WASHINGTON - The Obama administration is lowering the volume in a long-running argument between Congress and the executive branch over when, if ever, a president has the power to bypass federal statutes he has signed into law.
The administration will consider itself free to disregard new laws it considers unconstitutional, especially in cases where it has previously voiced objections elsewhere, White House officials said.
The White House disclosed the shift when asked why it had not put out a signing statement last month, when Obama signed a $447 billion spending bill for 2010 that contained several provisions that restricted executive power in ways that the administration had previously asserted were unconstitutional.
"The administration's views about certain provisions in the omnibus spending bill had previously been publicly communicated," said Ben LaBolt, a White House spokesman, "so it wasn't necessary to duplicate them in a signing statement."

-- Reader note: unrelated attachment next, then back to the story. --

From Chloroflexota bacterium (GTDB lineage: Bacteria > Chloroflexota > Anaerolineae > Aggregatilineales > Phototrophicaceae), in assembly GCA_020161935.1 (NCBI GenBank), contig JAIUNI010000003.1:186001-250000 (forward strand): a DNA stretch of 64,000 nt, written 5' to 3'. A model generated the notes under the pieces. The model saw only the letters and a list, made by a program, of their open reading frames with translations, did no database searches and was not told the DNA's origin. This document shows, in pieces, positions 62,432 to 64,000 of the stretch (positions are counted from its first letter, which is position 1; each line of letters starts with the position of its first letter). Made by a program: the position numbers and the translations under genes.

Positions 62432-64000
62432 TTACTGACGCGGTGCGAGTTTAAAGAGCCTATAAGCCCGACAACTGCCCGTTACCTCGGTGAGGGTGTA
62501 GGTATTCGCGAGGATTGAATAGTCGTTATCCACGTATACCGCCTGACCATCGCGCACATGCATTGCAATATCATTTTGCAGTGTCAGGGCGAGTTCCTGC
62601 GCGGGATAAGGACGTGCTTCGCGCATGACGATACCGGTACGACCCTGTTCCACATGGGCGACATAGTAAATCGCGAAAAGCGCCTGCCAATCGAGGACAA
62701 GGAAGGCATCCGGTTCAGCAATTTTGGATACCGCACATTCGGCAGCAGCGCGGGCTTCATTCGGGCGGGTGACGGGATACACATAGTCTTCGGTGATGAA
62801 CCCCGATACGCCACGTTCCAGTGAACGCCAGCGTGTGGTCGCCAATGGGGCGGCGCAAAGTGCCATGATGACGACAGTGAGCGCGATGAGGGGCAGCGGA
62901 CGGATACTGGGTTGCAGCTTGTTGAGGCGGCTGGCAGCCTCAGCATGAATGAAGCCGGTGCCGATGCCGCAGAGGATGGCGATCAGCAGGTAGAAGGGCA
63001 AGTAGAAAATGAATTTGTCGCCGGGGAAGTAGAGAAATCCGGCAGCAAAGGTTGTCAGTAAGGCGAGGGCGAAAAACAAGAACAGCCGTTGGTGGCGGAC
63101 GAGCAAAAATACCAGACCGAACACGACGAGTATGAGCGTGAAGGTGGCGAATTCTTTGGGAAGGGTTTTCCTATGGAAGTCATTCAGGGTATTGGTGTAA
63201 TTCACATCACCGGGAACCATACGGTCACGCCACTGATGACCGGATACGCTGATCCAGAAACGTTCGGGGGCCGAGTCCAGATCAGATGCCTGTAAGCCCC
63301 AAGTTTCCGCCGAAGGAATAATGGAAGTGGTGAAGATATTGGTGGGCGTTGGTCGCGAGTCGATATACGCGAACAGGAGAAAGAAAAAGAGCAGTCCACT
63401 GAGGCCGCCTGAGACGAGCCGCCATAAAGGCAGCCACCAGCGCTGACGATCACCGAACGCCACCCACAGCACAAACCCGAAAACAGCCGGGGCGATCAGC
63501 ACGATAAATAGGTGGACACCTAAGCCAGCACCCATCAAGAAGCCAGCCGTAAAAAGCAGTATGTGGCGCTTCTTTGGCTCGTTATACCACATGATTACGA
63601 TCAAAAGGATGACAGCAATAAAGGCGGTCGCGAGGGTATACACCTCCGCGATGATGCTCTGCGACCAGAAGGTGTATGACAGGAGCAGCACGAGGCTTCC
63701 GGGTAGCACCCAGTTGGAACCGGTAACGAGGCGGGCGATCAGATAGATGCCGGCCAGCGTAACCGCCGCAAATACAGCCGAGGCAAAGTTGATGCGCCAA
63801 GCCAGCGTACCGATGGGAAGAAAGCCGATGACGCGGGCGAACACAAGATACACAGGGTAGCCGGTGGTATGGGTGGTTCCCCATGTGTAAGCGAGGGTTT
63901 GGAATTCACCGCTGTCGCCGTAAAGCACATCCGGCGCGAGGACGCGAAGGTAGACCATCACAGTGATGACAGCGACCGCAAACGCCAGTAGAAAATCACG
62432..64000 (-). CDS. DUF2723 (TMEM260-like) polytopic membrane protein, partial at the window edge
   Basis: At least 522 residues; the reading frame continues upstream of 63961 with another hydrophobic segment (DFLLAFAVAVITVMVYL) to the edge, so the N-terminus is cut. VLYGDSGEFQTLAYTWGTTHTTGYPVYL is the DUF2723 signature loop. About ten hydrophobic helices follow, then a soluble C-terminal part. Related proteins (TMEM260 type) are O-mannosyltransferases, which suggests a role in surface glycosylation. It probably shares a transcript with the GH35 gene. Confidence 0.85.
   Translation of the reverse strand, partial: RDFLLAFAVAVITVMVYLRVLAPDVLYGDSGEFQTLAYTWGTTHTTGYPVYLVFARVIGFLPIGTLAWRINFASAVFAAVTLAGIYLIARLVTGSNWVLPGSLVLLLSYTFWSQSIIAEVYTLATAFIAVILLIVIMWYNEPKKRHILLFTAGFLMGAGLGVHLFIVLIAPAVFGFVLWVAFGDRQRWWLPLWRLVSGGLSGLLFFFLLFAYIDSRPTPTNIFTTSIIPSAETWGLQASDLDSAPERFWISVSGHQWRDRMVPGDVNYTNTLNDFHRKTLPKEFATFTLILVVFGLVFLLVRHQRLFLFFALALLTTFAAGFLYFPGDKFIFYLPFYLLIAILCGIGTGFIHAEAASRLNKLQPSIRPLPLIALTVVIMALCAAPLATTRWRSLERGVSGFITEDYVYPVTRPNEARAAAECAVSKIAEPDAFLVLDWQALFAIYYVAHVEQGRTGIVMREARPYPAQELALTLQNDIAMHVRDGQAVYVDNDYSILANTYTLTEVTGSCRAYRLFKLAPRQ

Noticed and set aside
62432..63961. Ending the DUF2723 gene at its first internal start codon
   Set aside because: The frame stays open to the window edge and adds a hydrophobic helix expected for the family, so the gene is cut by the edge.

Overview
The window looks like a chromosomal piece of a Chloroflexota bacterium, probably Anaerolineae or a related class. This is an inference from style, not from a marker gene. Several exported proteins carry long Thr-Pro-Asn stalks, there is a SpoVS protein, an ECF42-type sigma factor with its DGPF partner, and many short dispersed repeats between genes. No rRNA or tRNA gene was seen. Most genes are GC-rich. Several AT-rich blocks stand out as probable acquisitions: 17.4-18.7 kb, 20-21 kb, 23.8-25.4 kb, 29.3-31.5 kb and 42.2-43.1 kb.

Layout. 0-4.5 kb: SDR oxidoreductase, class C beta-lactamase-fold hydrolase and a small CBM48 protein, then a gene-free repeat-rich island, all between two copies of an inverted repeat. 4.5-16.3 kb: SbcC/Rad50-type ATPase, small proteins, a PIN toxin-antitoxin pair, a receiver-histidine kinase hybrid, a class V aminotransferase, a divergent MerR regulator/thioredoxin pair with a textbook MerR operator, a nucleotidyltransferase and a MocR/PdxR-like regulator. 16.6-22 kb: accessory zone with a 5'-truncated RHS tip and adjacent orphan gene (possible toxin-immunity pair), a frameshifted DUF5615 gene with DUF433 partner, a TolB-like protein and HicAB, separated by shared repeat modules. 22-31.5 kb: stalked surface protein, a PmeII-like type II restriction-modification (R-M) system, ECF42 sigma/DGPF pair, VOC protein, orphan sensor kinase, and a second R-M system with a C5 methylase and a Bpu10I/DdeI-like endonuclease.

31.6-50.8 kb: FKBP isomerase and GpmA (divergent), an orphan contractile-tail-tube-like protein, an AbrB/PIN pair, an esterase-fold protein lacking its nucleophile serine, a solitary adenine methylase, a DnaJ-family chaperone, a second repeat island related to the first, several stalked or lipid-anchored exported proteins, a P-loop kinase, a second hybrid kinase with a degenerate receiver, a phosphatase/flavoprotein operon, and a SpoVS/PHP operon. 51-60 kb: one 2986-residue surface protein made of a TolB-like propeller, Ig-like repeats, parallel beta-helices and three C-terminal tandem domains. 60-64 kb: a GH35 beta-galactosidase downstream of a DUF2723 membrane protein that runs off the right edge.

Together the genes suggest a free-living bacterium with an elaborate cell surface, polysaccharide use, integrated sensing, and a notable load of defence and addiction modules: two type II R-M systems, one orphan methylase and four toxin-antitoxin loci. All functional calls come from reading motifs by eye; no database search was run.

Legal scholars said the approach will make it harder to track which statutes the White House believes it can disregard.
Harvard law Prof. Jack Goldsmith argued that the approach would "not be terribly consequential" in practice because the executive branch can still override a provision its legal team later pronounces unconstitutional. But, he said, it will mean "somewhat less accountability."
NEW YORK TIMES